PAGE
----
Samantha Humphreys

Art, Photography & Inspiration

Observation & Commentary

“Without art, the crudeness of reality would make the world unbearable.” -George Bernard Shaw

Playtime@London Art Fair

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Smartphone Social Media Performance series (2020)

Thank you to all those who contributed to this project, some were on the wall, some were part of the performance.

Harry Humphreys
Louise Wells
Tamsin Bartlett
Josephine McGuinness
Rebecca McGuinness
Pryle Behrman
Michael Spakowski
Bradley Tearle
Bethany H 
Alex McGuinness
Sonya Bones
Cristian Frias
Gabriele Höhne
Stanislava Andreeva
Sophie Clark
Ana Bruque

Eternal Musings (working title)

Mandalas

Last week I took part in a drawing session at the university I teach at. The session is student led and this particular workshop involved choosing a print out from a list of well known, course relevant and extremely well chosen texts that we had to annotate in any way we pleased in a creative way.

I chose The Time Machine by H.G. Wells Pg 48-49, not a book I have red interestingly enough but the text spoke of hope for the future, new growth and a hint that humanity has not yet destroyed the earth. This, coupled with my interests in mental health, wellbeing and my desire to, indeed, save the planet. I found that I started developing Mandalas on the page.

This piece here is not my first attempt in the drawing session, the idea of the session is that you think as you draw, there is a time limit and I soon realised that I did not have the right tools with me to properly develop so I saw this as a preparation for a more developed piece.

The Mandala has many meanings culturally and in a variety of religions. My interests lay in the circular design of the Mandala, symbolising the concept that everything is connected. I am drawn to the idea of a personal design that holds meaning to the creator and can be instrumental to wellbeing. The use of the Mandala in the time machine piece speaks of both healing our environment and our mental wellbeing which has become increasingly fragile.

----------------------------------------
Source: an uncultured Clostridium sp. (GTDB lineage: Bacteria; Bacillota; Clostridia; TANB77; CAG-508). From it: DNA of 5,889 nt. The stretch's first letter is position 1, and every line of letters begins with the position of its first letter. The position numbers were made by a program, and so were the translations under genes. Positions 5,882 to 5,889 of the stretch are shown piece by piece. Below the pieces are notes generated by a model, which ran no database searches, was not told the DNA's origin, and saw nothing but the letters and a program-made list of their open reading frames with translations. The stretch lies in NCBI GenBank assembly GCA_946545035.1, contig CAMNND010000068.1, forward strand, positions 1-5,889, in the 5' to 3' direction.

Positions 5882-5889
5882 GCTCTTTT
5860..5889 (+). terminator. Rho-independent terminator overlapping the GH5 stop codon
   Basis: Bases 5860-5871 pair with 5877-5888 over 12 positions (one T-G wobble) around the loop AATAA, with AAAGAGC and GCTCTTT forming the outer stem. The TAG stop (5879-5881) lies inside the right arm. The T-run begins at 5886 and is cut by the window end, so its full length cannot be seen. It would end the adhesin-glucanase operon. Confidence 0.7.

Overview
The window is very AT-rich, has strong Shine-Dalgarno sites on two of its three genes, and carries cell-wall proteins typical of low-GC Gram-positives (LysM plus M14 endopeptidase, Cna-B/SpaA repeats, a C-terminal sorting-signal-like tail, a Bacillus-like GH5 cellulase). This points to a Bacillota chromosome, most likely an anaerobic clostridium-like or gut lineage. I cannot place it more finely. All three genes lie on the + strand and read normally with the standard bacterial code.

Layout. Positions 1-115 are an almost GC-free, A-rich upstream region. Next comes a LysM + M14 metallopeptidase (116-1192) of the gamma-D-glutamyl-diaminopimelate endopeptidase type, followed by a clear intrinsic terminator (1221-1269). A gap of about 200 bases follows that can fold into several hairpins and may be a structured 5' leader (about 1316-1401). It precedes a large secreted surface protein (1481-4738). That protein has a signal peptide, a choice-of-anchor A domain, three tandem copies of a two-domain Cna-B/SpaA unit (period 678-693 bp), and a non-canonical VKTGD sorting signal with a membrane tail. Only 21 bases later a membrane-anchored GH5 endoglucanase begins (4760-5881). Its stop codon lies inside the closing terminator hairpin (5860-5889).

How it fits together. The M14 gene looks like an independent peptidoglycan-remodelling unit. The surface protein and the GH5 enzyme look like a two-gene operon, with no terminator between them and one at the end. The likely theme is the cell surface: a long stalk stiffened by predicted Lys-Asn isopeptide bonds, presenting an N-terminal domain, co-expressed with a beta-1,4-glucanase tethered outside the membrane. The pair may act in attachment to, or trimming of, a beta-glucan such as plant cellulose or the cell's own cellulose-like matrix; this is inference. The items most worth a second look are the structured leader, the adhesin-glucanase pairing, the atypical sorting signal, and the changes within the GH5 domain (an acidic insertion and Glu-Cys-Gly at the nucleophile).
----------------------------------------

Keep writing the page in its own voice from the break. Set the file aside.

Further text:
Once you get past the mathematical accuracy needed to create a successful Mandala (which I have not yet mastered) the process focuses the mind completely, there is no need for checking emails, social media or any other contemporary distractions that cause our brains to fill to capacity and inevitably, break down.

What if? is a question that has come up in my work before, but what if we could gather all the experts in the fields of : Sustainability, Climate crisis, Mental health and wellbeing to name a few….and using knowledge and science, go back to where we made our biggest mistakes and change it? Un-invent single use plastics and disposeable nappies and anything else clogging up the earth in landfill? Change the laws allowing young people to use social media? Not have social media at all? These are just my initial thoughts, but can you imagine? The time travel thing is just a bit of fun, what I find strange though is that despite watching a lifetime of Doctor Who and having watched time travel stories over the years-it was only when I placed the Mandalas over the text of a book I haven’t read, that I saw a connection between the mental state of humanity and the fragile state of the planet. A friend looked at the piece and she described it as eternal musings, which I think is a good description of what the piece represents.

I will be doing more research and developing this idea….

Playtime

 

I love my job, both of them, and actually I don’t feel like I am working a lot of the time particularly in my job as a practising artist. Because I enjoy my work, of course  do, I’m an artist and like most artists I have often been asked to undertake work for free on the basis that I shouldn’t mind or expect payment because this is basically what I do for fun and besides, it will be good for my cv (great for early career artists or an opportunity for a huge amount of great quality exposure maybe, but it should be the artists choice and never expected) but no other profession has this problem that I am aware of.

In these times of constant connection, it’s easy to blur the line between work time and ‘play’ time whether on purpose or simply because it is possible to do so. I myself am guilty of sending work emails at ridiculous times of day and night, I do this only because I would rather act on an idea or response as it pops into my head rather than risk forgetting, I do not expect a colleague to answer or respond until a reasonable time during working hours! I feel incredibly guilty though if I then receive a response at an ungodly hour or on a non working day.

These are mainly fairly conscious decisions though, but how does our free time turn into a work situation for someone else though? Well, we use our phones all the time, we switch on location and advertise where we are with each smiling hash tagged selfie.